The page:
Because of complications and its invasive nature, fundoplication is often a treatment of last resort for children with gastroesophageal reflux. Gastroesophageal reflux testing does not always predict who will benefit from antireflux surgery. Furthermore, there are no studies to determine whether a higher preoperative reflux burden, including acid and nonacid reflux, is associated with an improved postfundoplication outcome. The aim of the study was to determine predictors of fundoplication outcome including acid and nonacid reflux burden.Patients and Methods:
We retrospectively reviewed preoperative pH-multichannel intraluminal impedance tracings and medical records of 34 patients who underwent fundoplication. Patients were categorized as improved or not improved, and the demographic and reflux characteristics were compared between groups. Multivariate analysis was performed to determine predictors of outcome.Results:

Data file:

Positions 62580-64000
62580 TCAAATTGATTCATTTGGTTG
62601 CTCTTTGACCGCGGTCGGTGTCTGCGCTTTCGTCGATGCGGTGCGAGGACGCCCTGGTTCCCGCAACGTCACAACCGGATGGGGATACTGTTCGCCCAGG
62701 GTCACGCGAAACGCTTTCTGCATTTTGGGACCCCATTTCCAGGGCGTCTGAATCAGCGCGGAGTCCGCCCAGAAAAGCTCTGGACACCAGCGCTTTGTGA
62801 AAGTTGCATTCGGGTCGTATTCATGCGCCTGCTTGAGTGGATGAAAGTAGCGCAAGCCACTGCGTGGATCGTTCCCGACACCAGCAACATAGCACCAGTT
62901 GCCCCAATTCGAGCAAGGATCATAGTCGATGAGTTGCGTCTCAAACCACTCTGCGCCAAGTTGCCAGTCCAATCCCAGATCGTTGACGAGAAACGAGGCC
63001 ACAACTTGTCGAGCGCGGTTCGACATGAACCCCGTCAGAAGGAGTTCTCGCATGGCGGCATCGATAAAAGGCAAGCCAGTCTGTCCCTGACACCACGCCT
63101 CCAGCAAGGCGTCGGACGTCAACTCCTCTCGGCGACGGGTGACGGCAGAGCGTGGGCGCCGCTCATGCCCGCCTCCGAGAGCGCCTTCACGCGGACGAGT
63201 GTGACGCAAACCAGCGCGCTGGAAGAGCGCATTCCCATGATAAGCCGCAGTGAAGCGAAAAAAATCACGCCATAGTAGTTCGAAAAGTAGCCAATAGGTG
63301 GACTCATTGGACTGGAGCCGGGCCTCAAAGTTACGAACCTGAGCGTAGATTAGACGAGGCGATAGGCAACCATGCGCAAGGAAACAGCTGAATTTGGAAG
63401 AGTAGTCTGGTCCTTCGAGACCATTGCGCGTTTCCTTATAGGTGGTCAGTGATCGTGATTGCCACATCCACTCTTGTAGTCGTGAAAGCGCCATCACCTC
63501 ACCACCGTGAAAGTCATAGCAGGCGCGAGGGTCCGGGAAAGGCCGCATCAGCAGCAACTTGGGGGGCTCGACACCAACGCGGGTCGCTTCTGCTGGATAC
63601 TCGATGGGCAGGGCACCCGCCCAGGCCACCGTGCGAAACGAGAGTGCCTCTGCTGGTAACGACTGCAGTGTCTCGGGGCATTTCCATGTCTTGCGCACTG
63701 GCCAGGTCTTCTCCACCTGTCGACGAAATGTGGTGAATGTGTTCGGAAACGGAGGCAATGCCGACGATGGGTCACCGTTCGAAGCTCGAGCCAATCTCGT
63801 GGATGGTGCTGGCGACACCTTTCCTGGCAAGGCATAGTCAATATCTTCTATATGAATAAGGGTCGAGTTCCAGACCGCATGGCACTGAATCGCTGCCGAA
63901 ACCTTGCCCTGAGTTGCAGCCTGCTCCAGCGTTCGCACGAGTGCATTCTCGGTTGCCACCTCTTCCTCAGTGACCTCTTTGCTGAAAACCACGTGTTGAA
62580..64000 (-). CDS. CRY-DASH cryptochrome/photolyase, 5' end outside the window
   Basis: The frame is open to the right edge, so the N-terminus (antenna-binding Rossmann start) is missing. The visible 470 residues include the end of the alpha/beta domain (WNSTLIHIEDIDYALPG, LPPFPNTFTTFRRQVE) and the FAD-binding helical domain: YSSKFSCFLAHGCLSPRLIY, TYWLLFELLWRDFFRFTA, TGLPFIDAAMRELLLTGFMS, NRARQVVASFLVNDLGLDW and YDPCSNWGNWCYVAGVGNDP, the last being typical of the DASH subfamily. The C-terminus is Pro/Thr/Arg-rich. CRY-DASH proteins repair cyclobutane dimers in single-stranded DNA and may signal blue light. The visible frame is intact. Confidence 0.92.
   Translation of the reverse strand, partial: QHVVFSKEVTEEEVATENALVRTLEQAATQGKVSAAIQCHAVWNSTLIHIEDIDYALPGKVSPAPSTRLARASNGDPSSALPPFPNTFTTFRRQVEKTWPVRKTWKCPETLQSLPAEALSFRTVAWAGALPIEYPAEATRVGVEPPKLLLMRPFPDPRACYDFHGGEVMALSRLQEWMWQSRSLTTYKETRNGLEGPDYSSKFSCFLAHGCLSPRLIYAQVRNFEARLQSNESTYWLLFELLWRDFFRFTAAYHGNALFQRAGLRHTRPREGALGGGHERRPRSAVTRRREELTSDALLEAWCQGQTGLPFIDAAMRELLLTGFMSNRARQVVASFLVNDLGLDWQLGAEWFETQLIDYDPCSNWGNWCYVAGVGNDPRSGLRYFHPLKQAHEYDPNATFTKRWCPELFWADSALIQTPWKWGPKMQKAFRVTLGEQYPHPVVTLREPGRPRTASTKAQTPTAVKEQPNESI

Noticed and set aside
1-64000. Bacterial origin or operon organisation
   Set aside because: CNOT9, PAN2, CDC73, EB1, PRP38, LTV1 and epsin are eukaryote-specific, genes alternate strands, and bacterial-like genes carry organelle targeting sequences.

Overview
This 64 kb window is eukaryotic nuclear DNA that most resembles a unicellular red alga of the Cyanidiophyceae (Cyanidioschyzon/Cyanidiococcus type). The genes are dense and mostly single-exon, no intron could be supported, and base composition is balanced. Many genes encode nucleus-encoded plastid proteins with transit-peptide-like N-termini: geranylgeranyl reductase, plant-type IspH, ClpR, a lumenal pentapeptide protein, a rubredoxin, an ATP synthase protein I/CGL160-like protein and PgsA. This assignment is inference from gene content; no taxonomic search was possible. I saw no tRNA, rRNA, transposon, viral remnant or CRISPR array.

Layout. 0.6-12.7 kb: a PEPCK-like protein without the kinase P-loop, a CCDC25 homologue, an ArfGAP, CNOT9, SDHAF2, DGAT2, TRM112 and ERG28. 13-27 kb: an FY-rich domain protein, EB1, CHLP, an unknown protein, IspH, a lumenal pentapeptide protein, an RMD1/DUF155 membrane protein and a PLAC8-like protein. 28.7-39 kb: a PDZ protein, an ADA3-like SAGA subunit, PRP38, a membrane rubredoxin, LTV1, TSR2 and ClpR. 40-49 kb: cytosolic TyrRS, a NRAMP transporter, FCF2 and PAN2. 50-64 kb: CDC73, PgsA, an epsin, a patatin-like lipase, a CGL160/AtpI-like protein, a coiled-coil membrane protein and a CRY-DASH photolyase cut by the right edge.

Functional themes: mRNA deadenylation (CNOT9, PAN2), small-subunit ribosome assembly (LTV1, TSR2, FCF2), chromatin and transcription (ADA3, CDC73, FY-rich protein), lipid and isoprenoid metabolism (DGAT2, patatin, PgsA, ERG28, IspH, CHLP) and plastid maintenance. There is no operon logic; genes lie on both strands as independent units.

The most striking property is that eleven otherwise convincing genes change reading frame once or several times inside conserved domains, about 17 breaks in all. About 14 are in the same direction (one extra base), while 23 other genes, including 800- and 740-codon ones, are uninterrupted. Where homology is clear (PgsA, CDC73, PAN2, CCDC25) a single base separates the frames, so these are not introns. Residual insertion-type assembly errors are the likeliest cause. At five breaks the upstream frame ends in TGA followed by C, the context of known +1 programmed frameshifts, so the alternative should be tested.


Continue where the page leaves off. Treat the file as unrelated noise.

No single reflux marker, including the number of acid, nonacid, total events, or the percentage of time that reflux was in the esophagus, predicted fundoplication outcome (P > 0.1). Neither a positive symptom index nor a positive symptom sensitivity index predicted postoperative improvement (P > 0.4). Receiver operating characteristic curve analysis failed to reveal an ideal value to maximize sensitivity for either the symptom index or the symptom sensitivity index.Conclusions:
pH- multichannel intraluminal impedance testing may not be a useful tool in predicting fundoplication outcome.